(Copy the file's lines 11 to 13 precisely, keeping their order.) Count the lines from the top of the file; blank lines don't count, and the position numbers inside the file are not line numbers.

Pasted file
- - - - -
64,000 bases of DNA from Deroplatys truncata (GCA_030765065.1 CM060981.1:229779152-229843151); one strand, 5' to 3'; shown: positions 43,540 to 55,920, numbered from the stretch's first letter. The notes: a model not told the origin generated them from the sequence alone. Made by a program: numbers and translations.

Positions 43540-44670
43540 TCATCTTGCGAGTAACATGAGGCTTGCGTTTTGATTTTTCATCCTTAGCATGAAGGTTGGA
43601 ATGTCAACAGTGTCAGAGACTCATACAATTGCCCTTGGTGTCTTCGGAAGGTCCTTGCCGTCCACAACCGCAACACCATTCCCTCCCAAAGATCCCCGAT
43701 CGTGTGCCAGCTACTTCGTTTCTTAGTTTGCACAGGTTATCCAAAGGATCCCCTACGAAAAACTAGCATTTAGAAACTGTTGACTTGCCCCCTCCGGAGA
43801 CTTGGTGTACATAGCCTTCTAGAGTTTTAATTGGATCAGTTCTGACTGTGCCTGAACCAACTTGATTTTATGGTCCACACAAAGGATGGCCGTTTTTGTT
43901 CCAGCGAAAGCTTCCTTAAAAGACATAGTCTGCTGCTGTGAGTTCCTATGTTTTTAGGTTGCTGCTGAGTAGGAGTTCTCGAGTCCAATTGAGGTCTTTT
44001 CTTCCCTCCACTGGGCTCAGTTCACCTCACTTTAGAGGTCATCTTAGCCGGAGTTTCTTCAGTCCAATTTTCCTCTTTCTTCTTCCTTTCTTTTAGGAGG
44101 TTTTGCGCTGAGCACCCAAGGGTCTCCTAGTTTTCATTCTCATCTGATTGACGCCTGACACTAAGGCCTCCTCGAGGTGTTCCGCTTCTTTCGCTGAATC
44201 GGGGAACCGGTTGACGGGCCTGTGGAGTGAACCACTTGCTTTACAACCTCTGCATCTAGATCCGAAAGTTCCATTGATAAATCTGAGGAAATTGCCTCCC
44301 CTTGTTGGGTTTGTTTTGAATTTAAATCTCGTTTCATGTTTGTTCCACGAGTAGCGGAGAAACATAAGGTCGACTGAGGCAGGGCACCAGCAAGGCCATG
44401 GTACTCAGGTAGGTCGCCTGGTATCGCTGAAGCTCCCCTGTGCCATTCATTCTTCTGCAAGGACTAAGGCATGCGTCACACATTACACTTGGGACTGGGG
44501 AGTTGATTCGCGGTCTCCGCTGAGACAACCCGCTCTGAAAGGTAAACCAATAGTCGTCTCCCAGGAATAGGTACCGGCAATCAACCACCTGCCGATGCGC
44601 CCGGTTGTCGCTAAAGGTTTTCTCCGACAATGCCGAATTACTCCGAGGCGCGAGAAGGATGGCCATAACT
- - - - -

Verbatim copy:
44301 CTTGTTGGGTTTGTTTTGAATTTAAATCTCGTTTCATGTTTGTTCCACGAGTAGCGGAGAAACATAAGGTCGACTGAGGCAGGGCACCAGCAAGGCCATG
44401 GTACTCAGGTAGGTCGCCTGGTATCGCTGAAGCTCCCCTGTGCCATTCATTCTTCTGCAAGGACTAAGGCATGCGTCACACATTACACTTGGGACTGGGG
44501 AGTTGATTCGCGGTCTCCGCTGAGACAACCCGCTCTGAAAGGTAAACCAATAGTCGTCTCCCAGGAATAGGTACCGGCAATCAACCACCTGCCGATGCGC